Last time we took our beloved preorders and combined them with another kind of mathematical gadget - monoids - to get "monoidal preorders". Preorders say when can get something from something else. Monoids let us combine things. Monoidal preorders let us do both!

This is a common trick in math: taking two mathematical structures and blending or "hybridizing" them to get a new one. It's good to think carefully about it:

1. A **preorder** is a set \$$X\$$ with a relation \$$\le\$$ that's reflexive and transitive.

2. A **monoid** is a set \$$X\$$ where we can combine elements using an associative operation \$$\otimes\$$, together with an element \$$I\$$ that has no effect when we combine it with anything else: \$$I \otimes x = x = x \otimes I\$$.

But to hybridize these, we don't just rudely slap them together. We want our \$$\le\$$ relation to get along with our "combining" operation \$$\otimes\$$! So, we define a **monoidal preorder** to be a thing \$$(X, \le, \otimes, I) \$$ such that \$$(X,\le \$$ is a preorder, \$$(X, \otimes, I) \$$ is a monoid, and also

$x \le x' \textrm{ and } y \le y' \textrm{ imply } x \otimes y \le x' \otimes y' .$

This last condition is the magic [pixie dust](https://en.oxforddictionaries.com/definition/us/pixie_dust) that makes monoidal preorders really interesting.

On the one hand this condition makes perfect sense: if you can get \$$x\$$ from \$$x'\$$ and \$$y\$$ from \$$y'\$$, you should be able to get \$$x\$$ combined with \$$y\$$ from \$$x'\$$ combined with \$$y'\$$.

But on the other hand, you might wonder if it's really "magic". Did finding this condition require a burst of inspiration? Or could there be some systematic way to have found it? Indeed there is!

**Puzzle 66.** What's another way to state this last condition using ideas we've already discussed? Hint: it's a property of the function \$$\otimes: X \times X \to X\$$.

A good category theorist knows lots of systematical ways to find good definitions, which convert "magic" to "method".

A lot of the monoidal preorders will be talking about are "symmetric". This means that given \$$x\$$ combined with \$$y\$$, you can always get \$$y\$$ combined with \$$x\$$.

**Definition.** A monoidal preorder \$$(X, \le, \otimes, I) \$$ is **symmetric** if

$y \otimes x \le x \otimes y$

for all \$$x,y\in X\$$.

Since \$$x\$$ and \$$y\$$ are _anything_, we can switch their roles and conclude that

$y \otimes x \le x \otimes y \textrm{ and } x \otimes y \le y \otimes x$

for all \$$x,y\$$ in a symmetric monoidal preorder. You might guess that this implies \$$x \otimes y = y \otimes x\$$, but no! This will follow if our preorder is a poset, since a poset is a preorder where

$a \le b \textrm{ and } b \le a \textrm{ implies } a = b .$

But it's not true in general:

**Puzzle 67.** A monoidal preorder is **commutative** if \$$x \otimes y = y \otimes x\$$ for all \$$x,y\$$. Find a symmetric monoidal preorder that is not commutative.

There are lots of great examples of symmetric monoidal preorders. For starters, many of your favorite number systems:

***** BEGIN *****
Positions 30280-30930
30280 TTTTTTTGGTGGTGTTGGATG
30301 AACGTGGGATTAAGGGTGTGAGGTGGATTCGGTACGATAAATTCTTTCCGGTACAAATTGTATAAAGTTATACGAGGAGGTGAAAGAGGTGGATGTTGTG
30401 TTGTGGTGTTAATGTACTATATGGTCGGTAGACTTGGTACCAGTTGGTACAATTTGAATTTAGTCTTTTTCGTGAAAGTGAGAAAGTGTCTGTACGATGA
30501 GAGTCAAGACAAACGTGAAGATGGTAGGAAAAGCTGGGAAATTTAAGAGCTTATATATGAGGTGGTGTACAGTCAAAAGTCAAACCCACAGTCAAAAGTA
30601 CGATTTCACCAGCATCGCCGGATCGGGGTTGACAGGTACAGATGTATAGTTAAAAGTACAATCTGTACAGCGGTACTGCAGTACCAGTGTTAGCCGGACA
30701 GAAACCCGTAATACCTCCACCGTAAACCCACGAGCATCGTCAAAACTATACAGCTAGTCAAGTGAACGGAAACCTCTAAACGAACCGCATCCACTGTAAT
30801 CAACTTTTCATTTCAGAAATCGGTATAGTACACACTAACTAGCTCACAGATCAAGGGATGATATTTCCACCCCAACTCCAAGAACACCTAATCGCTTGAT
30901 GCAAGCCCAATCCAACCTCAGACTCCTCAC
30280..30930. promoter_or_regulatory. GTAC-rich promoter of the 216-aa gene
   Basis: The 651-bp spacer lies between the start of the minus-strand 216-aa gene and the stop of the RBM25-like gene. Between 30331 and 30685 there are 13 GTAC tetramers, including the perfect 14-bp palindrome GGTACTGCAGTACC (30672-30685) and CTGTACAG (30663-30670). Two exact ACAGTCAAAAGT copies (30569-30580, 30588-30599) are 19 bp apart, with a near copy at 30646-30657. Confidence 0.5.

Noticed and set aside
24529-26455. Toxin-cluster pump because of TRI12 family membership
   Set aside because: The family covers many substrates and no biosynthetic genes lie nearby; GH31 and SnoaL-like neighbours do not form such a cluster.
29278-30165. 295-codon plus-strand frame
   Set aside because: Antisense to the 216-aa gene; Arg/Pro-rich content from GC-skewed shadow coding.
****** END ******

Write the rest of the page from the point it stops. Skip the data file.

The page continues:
1. The set \$$\mathbb{R}\$$ of real numbers with the usual \$$\le\$$, the binary operation \$$+: \mathbb{R} \times \mathbb{R} \to \mathbb{R} \$$ and the element \$$0 \in \mathbb{R}\$$ is a symmetric monoidal preorder.

2. Same for the set \$$\mathbb{Q}\$$ of rational numbers.

3. Same for the set \$$\mathbb{Z}\$$ of integers.

4. Same for the set \$$\mathbb{N}\$$ of natural numbers.

In fact, all these are commutative monoidal posets. But we've also seen some other examples in our discussion of chemistry and Petri nets in [Lecture 19](https://forum.azimuthproject.org/discussion/2079/lecture-19-chapter-2-chemistry-and-scheduling/p1). For example, take this Petri net:

This describes the formation of water from hydrogen and oxygen atoms (in an idealized and unrealistic way - it's not really that simple). From this you can create a symmetric monoidal preorder where the elements are expressions like this:

$a \text{H} + b \text{O} + c \text{H}_2\text{O}$

where \$$a,b,c\in \mathbb{N}\$$. Mathematical chemists call these **complexes**. There's an operation for combining complexes, called \$$+\$$, and it's defined this way:

$(a \text{H} + b \text{O} + c \text{H}_2\text{O} ) + (a' \text{H} + b' \text{O} + c' \text{H}_2\text{O} ) = (a+a') \text{H} + (b+b') \text{O} + (c+c') \text{H}_2\text{O}$

This \$$+\$$ operation is associative, and the element

$0 = 0 \text{H} + 0 \text{O} + 0 \text{H}_2\text{O}$

has the property that \$$0 + x = x = x + 0 \$$ for any complex. So, the set of complexes becomes a monoid. The only question is how we define \$$\le\$$.

**Puzzle 68.** How should we define \$$\le\$$ on the set of complexes to get a symmetric monoidal preorder, if the only nontrivial chemical reaction we want to describe is the one shown below?

**Puzzle 69.** Is this symmetric monoidal preorder a poset?

**Puzzle 70.** Suppose we _also_ consider the reverse reaction:

How should we change our definition of \$$\le\$$ to get a new symmetric monoidal preorder? Is this a poset?

**[To read other lectures go here.](http://www.azimuthproject.org/azimuth/show/Applied+Category+Theory#Chapter_2)**